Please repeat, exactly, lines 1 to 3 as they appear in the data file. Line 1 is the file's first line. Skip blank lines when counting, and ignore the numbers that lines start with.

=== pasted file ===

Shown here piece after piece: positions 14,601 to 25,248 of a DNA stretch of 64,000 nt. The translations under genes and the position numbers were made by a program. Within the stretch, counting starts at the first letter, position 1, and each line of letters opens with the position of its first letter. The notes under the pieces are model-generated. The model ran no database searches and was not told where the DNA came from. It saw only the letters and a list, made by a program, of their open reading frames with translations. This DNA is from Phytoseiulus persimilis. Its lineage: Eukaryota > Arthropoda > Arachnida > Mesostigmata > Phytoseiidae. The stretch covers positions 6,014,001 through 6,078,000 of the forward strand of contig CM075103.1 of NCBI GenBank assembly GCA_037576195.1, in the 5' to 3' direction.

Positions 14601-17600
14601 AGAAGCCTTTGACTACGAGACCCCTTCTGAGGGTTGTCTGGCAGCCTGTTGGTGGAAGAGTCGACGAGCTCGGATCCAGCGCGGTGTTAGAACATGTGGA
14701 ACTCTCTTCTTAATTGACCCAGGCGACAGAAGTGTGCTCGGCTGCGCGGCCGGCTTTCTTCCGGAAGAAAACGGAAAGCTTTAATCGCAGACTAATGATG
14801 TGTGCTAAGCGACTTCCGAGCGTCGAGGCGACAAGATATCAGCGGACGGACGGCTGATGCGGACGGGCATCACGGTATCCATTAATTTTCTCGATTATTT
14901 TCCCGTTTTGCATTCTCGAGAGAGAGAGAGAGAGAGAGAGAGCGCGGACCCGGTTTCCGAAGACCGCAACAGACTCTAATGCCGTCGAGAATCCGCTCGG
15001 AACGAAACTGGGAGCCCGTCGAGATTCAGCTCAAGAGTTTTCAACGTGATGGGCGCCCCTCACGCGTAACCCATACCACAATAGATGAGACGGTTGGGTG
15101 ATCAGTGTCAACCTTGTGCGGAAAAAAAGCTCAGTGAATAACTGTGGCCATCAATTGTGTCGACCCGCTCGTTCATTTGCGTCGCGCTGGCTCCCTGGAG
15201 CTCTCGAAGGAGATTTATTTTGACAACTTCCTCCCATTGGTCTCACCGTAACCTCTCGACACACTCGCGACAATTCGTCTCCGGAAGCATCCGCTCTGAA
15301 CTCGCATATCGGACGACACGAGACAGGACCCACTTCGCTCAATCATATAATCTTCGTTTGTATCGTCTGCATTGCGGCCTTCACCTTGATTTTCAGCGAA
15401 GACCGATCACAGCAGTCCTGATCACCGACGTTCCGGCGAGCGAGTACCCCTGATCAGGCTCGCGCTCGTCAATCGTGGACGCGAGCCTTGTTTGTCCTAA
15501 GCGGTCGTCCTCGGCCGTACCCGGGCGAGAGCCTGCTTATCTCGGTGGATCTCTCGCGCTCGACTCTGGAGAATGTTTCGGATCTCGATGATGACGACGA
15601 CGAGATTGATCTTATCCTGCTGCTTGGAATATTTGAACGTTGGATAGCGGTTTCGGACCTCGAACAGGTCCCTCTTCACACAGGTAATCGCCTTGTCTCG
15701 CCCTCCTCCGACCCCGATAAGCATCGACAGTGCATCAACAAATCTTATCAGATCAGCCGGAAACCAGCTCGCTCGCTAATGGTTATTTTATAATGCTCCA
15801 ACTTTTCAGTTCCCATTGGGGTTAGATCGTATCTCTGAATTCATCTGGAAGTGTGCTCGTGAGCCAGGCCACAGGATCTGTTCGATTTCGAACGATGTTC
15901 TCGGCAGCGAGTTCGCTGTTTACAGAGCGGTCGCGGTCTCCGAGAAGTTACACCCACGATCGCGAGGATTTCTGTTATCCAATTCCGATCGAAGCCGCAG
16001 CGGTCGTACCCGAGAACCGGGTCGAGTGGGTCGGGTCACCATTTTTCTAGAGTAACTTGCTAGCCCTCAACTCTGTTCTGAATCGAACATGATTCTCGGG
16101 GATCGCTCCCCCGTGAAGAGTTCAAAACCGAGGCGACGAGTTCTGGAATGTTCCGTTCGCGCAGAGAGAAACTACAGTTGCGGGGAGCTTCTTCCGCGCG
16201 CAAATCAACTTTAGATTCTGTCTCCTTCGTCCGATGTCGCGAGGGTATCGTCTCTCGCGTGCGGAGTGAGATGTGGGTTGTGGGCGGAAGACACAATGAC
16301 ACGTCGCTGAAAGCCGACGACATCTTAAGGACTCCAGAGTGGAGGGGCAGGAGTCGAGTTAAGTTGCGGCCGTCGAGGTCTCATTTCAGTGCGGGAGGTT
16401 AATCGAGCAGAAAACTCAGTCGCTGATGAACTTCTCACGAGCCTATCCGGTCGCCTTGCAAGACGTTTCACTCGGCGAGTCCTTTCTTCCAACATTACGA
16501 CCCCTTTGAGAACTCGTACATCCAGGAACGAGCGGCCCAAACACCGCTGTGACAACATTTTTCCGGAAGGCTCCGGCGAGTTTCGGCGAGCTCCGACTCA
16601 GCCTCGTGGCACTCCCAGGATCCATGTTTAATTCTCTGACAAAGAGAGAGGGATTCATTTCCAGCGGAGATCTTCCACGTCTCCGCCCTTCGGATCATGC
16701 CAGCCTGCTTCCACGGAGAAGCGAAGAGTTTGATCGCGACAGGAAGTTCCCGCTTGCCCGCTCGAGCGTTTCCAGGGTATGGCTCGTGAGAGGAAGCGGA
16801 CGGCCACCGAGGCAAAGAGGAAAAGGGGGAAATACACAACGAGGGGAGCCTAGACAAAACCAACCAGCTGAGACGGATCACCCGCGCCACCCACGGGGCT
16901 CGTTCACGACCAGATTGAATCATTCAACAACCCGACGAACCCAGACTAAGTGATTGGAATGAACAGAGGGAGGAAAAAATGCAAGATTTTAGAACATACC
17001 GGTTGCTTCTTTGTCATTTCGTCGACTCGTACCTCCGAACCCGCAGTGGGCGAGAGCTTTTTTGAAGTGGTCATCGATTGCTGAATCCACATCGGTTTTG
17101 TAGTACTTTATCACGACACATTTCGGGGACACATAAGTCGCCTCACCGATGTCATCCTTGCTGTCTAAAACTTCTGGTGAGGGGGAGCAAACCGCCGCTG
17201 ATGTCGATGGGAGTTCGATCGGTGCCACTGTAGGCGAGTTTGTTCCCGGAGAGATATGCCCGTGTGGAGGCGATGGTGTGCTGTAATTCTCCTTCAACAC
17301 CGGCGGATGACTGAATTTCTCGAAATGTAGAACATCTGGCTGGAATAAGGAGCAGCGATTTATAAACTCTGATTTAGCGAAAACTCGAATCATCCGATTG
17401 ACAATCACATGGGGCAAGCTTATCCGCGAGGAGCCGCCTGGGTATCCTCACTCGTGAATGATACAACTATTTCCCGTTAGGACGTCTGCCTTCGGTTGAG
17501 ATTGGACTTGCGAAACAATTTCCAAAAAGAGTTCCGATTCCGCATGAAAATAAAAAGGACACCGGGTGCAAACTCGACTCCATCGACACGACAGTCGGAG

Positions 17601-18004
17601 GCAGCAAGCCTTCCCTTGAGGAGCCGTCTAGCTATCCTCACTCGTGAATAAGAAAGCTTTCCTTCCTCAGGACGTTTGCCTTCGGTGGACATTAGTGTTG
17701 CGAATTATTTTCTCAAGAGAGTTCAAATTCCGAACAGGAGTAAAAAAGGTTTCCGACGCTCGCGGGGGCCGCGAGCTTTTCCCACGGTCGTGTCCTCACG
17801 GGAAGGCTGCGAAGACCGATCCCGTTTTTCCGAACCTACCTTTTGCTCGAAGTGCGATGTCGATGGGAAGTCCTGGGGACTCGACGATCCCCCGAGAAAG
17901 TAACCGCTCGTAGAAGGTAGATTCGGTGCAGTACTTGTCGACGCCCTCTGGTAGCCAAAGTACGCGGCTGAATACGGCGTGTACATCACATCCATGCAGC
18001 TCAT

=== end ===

Shown here piece after piece: positions 14,601 to 25,248 of a DNA stretch of 64,000 nt. The translations under genes and the position numbers were made by a program. Within the stretch, counting starts at the first letter, position 1, and each line of letters opens with the position of its first letter. The notes under the pieces are model-generated. The model ran no database searches and was not told where the DNA came from. It saw only the letters and a list, made by a program, of their open reading frames with translations. This DNA is from Phytoseiulus persimilis. Its lineage: Eukaryota > Arthropoda > Arachnida > Mesostigmata > Phytoseiidae. The stretch covers positions 6,014,001 through 6,078,000 of the forward strand of contig CM075103.1 of NCBI GenBank assembly GCA_037576195.1, in the 5' to 3' direction.

Positions 14601-17600
14601 AGAAGCCTTTGACTACGAGACCCCTTCTGAGGGTTGTCTGGCAGCCTGTTGGTGGAAGAGTCGACGAGCTCGGATCCAGCGCGGTGTTAGAACATGTGGA